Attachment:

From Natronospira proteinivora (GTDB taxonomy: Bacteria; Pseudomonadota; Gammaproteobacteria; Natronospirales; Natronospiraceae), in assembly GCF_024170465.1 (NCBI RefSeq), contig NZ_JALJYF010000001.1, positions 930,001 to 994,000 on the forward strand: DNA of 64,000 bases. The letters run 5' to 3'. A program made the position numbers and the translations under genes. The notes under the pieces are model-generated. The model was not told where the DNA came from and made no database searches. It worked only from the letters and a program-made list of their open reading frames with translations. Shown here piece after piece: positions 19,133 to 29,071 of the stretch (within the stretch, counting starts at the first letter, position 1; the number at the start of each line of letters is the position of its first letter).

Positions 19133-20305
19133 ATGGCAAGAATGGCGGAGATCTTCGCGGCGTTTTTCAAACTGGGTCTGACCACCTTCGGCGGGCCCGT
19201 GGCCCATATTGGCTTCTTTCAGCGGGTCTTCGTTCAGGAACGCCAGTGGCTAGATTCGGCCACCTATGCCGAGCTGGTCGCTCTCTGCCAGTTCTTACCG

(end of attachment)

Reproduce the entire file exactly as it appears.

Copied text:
From Natronospira proteinivora (GTDB taxonomy: Bacteria; Pseudomonadota; Gammaproteobacteria; Natronospirales; Natronospiraceae), in assembly GCF_024170465.1 (NCBI RefSeq), contig NZ_JALJYF010000001.1, positions 930,001 to 994,000 on the forward strand: DNA of 64,000 bases. The letters run 5' to 3'. A program made the position numbers and the translations under genes. The notes under the pieces are model-generated. The model was not told where the DNA came from and made no database searches. It worked only from the letters and a program-made list of their open reading frames with translations. Shown here piece after piece: positions 19,133 to 29,071 of the stretch (within the stretch, counting starts at the first letter, position 1; the number at the start of each line of letters is the position of its first letter).

Positions 19133-20305
19133 ATGGCAAGAATGGCGGAGATCTTCGCGGCGTTTTTCAAACTGGGTCTGACCACCTTCGGCGGGCCCGT
19201 GGCCCATATTGGCTTCTTTCAGCGGGTCTTCGTTCAGGAACGCCAGTGGCTAGATTCGGCCACCTATGCCGAGCTGGTCGCTCTCTGCCAGTTCTTACCG